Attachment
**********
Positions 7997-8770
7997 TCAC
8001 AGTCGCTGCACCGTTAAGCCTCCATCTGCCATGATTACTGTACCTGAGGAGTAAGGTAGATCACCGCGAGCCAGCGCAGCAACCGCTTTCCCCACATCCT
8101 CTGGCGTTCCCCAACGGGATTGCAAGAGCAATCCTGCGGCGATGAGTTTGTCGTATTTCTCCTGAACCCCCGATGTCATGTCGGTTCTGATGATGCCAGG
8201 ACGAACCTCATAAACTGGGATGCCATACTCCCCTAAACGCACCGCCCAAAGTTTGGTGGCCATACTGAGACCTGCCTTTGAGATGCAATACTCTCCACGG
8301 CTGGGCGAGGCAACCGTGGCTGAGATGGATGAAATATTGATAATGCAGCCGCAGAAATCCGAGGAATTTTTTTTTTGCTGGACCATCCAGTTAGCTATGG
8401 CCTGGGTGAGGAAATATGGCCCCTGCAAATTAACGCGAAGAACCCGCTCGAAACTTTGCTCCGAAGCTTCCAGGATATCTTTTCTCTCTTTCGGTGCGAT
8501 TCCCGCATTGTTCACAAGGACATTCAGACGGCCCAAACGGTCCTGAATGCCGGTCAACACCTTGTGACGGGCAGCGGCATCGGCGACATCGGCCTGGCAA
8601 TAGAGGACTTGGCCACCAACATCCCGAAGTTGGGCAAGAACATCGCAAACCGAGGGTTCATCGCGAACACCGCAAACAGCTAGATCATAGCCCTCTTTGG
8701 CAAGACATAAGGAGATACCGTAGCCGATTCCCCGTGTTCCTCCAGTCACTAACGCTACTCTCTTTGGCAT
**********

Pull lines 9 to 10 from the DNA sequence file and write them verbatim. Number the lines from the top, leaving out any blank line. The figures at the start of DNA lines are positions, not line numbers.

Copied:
8601 TAGAGGACTTGGCCACCAACATCCCGAAGTTGGGCAAGAACATCGCAAACCGAGGGTTCATCGCGAACACCGCAAACAGCTAGATCATAGCCCTCTTTGG
8701 CAAGACATAAGGAGATACCGTAGCCGATTCCCCGTGTTCCTCCAGTCACTAACGCTACTCTCTTTGGCAT